The few dedicated souls willing to run in the rain are true champions. Dressing for the rain can be tricky, but read these tips for staying as dry as possible when the weather is not in your favor.
Wear a hat or visor
Keep the rain from pelting your eyes by wearing a hat or visor with a brim. For warmer rainy runs, opt for the visor. Visors allow heat to escape more efficiently. For cooler runs, add a beanie or headband for warmth.
Protect your eyes
In a driving rain, wearing a pair of light-tinted or clear glasses can help protect your eyes from getting pelted. A good anti-fog lens cleaner will keep your vision clear in the moisture and humidity.
Wear wicking socks
Is there anything more important than your feet during a race? Answer: no. That’s why wearing a pair of wicking socks can make all the difference when it comes to rainy runs and blisters. Every line of Swiftwicks socks are made with fibers designed to repel moisture. Olefin, the primary material in most Swiftwick lines, holds less than .01% of its weight in moisture, keeping your feet dry no matter the weather.
Dress in layers
The fabric closest to your body should be a technical fabric such as polypropylene or CoolMax. This helps take in water and sweat away from your skin. If it’s also cold, throw on an outer layer. This should be awind and water-resistant jacket (a big trash bag can do the trick). However wearing more layers does not mean you will stay dry; it may mean that you will be wearing unnecessary heavy and wet clothes.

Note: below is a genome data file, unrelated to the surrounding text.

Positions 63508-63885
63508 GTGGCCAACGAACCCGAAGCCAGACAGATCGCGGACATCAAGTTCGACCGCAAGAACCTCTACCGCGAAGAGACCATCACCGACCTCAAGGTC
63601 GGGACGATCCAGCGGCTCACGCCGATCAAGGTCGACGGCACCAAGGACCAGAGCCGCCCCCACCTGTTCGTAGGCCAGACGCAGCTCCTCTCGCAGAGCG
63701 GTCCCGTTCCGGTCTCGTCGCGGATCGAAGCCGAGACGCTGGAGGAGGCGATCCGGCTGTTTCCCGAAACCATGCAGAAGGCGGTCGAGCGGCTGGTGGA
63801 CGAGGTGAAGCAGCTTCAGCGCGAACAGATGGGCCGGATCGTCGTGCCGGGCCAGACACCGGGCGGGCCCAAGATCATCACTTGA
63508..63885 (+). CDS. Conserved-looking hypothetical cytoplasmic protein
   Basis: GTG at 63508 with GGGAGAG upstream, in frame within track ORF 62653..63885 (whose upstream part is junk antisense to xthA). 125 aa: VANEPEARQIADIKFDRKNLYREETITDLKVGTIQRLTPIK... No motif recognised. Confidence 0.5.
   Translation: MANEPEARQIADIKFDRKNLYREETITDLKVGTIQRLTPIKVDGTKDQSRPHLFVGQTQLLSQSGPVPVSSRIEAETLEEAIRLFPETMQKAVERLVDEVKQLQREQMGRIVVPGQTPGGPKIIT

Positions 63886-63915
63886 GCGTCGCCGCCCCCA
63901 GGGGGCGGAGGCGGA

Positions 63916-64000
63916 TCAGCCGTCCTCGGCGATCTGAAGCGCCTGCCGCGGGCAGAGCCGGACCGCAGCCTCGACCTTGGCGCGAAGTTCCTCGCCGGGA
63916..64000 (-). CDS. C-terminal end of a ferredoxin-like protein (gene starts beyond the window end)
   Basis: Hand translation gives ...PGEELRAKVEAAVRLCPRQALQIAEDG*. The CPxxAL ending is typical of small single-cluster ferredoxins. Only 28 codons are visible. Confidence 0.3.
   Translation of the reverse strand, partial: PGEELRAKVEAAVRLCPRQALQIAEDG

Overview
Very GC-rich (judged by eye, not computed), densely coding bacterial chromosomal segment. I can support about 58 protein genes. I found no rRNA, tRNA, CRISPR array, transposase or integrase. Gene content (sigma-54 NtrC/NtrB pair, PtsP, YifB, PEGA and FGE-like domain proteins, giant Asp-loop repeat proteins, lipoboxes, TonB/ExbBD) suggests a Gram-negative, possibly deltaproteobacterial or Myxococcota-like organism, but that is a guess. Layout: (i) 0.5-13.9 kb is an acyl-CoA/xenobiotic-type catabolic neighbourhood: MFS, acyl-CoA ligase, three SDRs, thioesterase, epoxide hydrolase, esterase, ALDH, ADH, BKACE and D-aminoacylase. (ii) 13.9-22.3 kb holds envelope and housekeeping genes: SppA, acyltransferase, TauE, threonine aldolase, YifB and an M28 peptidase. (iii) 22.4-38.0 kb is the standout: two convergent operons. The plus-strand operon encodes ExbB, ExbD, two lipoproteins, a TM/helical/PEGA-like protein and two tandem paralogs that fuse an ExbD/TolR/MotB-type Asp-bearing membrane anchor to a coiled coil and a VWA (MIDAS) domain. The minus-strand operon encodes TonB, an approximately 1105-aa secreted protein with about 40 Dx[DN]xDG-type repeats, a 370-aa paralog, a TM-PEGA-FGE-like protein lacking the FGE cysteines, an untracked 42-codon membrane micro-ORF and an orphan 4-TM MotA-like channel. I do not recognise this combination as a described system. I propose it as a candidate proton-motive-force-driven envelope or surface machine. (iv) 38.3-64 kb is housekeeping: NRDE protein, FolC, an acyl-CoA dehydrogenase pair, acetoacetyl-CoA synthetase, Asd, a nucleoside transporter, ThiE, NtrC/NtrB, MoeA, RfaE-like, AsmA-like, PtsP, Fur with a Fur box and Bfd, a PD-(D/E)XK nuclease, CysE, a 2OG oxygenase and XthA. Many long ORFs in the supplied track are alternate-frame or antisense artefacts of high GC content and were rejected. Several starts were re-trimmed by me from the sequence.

Sport a jacket, vest, or trash bag (ummm, what?)
Invest in a lightweight, waterproof shell jacket—not necessarily one that’s marketed to runners—to stay dry on cold, rainy runs and during other rainy day activities. These jackets may not breathe as well as running-specific ones, but they are best at keeping rain out. For warmer rainy runs, try an ultra lightweight rain-resistant running jacket or vest. If you’re willing to throw fashion right out the window, wear a large garbage bag while in your corral. This will keep you nice and dry right up to race start.
Use an anti-chafe balm or petroleum jelly on body part that may chafe (arms, nipples, legs, sports bra seam lines, etc.).
When you finish your run, get out of your wet clothes and into dry ones (or a warm shower) immediately. To help your shoes dry, remove the insoles and stuff the shoes with newspaper or paper towels.
What are your favorite tricks for running in the rain?